Research suggests understanding consumer impulse behavior plays a critical role in crafting public policy.
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When former mayor of New York City Michael Bloomberg pushed for a citywide ban on large soda drinks, he found himself at the familiar and controversial intersection between government regulation and personal accountability. But what may surprise advocates of the policy is that, had the ban been ratified, there is evidence to suggest consumer behavior may not have changed at all.
New research in the AMA’s Journal of Public Policy & Marketing says laws affecting food and finance don’t have much impact on those who like their Big Gulps and “shop ’til you drop” weekends. So when it comes to the giant soda ban, health nuts would still avoid large sodas, but sweet-toothed New Yorkers would still pay up to get their sugary fix.
Therein lies the challenge policy makers face when attempting to influence consumer behavior: Some of us simply do not possess the self-control to resist that soda even if we have to pay more for it. The researchers suggest that “when formulating policy to address important social issues such as obesity and consumer debt, understanding the role of consumer self-control is crucial.”
It is no secret that a consumer with a disposition that tends toward overindulgence is more susceptible to financial and health-related problems. And that certainly does not mean public policy initiatives like the large soda ban are doomed to failure. But when policy makers are determining how such initiatives might effect change in consumer behavior, they should consider their potential effectiveness in context.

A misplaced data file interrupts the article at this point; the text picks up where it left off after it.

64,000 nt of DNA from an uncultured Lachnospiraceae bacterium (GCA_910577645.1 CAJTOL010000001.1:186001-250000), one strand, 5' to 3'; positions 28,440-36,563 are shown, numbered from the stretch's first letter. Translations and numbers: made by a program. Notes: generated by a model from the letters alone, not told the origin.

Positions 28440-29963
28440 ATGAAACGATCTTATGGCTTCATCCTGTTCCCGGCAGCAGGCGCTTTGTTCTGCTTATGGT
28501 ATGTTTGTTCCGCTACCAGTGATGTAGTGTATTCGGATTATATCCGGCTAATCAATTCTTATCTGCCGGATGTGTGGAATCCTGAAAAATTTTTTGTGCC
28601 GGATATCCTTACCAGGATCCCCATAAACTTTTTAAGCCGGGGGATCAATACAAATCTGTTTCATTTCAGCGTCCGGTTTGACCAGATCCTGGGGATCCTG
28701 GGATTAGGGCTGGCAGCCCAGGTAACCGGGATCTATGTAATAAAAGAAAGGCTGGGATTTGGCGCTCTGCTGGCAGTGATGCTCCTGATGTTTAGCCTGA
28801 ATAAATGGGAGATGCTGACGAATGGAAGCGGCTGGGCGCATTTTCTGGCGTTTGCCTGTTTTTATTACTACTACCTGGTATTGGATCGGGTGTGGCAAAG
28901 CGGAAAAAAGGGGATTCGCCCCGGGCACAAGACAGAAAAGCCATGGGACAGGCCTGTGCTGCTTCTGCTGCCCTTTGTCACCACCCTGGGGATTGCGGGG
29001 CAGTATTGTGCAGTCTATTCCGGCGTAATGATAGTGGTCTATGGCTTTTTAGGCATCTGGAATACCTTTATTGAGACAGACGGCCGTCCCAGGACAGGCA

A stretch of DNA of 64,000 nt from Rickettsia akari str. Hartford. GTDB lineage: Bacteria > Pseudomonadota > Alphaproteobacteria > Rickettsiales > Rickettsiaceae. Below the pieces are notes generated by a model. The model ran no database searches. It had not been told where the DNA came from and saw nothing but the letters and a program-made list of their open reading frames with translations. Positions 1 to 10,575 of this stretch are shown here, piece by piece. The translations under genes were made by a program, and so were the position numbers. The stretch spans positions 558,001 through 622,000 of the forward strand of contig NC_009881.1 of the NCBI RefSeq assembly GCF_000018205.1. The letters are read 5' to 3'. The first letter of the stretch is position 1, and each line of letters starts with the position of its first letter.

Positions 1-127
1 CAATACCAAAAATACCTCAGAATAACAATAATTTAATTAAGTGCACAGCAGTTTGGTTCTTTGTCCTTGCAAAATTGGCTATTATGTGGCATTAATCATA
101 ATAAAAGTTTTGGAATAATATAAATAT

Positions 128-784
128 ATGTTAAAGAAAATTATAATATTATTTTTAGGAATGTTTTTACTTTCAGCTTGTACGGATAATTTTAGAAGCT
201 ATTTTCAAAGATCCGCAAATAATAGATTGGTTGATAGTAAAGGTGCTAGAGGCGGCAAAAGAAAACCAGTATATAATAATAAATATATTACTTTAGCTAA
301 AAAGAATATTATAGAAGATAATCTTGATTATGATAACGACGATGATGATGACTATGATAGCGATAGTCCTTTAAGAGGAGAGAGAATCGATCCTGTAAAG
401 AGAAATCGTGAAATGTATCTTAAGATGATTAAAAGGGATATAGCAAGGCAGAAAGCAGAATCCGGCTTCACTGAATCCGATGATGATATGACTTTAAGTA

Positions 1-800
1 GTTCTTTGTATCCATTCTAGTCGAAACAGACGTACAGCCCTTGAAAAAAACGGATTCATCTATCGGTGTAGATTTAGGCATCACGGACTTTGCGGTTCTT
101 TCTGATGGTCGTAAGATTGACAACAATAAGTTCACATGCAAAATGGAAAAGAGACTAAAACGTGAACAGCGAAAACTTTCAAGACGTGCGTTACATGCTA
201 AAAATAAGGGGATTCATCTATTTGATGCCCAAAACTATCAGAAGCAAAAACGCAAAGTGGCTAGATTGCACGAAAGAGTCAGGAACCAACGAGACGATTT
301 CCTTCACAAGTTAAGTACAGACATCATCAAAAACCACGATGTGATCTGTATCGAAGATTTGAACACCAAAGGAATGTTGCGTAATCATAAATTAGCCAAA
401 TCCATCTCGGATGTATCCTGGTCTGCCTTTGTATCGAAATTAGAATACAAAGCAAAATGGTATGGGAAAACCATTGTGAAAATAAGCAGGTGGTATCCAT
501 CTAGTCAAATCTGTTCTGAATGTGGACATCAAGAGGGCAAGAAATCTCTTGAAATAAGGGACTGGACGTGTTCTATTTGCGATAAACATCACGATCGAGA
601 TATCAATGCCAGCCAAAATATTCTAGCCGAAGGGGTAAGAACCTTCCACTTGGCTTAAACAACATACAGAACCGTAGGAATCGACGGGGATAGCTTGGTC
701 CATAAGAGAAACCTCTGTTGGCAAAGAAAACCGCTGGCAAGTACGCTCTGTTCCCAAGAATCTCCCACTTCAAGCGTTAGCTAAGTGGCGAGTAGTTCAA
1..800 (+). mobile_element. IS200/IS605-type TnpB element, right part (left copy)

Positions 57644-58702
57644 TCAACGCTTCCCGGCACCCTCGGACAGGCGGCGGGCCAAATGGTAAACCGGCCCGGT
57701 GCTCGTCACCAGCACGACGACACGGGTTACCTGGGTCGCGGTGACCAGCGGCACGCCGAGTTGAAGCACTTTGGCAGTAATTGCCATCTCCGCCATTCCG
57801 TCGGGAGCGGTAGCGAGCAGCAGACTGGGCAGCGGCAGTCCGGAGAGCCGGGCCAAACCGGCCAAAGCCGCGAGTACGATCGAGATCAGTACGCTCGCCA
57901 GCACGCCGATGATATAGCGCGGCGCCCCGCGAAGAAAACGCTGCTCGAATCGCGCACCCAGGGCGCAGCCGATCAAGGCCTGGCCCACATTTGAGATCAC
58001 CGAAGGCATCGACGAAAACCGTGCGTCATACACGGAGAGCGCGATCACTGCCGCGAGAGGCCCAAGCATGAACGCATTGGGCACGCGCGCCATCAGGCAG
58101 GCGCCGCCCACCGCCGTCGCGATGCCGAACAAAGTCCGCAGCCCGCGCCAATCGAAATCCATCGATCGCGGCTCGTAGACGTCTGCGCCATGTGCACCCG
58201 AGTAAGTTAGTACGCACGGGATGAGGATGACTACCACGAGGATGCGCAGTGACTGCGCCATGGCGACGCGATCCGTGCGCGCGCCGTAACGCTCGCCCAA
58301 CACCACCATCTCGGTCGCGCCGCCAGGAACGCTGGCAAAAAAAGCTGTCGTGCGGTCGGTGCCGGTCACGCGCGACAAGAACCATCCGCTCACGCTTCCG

The authors, Kelly L. Haws, Scott W. Davis and Utpal M. Dholakia, write that “context, personal preferences, and other factors may lead to differences in one’s self-control” and that this applies to a wide spectrum of behavior. For example, a consumer who tends to over-spend might not necessarily be compelled to over-eat. What does this mean for marketers and policy makers? Just because a consumer has a high level of self-control in one area of his life doesn’t mean that he exerts the same level of self-control in another.
“The effectiveness of public policy interventions,” according to the research, “are dependent on individual differences in consumers’ self-control” in various areas of their lives. Ultimately, the research suggests that policy makers and marketers should seek “a better understanding of these aspects of self-control.” Not doing so could mean that a policy intended to influence consumer behavior in a positive way could run the risk of producing the opposite outcome.
Author, Kelly Haws, discusses self control and healthy eating.